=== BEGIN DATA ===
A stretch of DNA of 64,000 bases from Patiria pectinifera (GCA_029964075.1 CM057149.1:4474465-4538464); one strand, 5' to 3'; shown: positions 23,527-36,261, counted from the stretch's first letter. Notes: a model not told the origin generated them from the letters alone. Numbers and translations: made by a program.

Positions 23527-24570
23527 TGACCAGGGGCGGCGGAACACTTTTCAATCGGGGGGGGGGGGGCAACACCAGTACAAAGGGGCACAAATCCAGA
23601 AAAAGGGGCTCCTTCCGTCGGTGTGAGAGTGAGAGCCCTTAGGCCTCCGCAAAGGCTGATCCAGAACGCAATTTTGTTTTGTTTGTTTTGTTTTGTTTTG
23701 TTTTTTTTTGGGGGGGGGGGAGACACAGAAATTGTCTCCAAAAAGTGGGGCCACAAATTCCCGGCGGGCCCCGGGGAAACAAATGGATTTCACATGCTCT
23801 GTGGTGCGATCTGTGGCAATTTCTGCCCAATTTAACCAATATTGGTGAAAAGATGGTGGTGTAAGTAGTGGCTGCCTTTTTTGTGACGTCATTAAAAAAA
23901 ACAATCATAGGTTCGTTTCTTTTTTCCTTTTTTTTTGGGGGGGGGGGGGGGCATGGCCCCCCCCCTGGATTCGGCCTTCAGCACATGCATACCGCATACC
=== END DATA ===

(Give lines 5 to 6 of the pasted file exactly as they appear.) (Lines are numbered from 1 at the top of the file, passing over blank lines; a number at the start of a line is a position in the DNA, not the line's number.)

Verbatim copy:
23701 TTTTTTTTTGGGGGGGGGGGAGACACAGAAATTGTCTCCAAAAAGTGGGGCCACAAATTCCCGGCGGGCCCCGGGGAAACAAATGGATTTCACATGCTCT
23801 GTGGTGCGATCTGTGGCAATTTCTGCCCAATTTAACCAATATTGGTGAAAAGATGGTGGTGTAAGTAGTGGCTGCCTTTTTTGTGACGTCATTAAAAAAA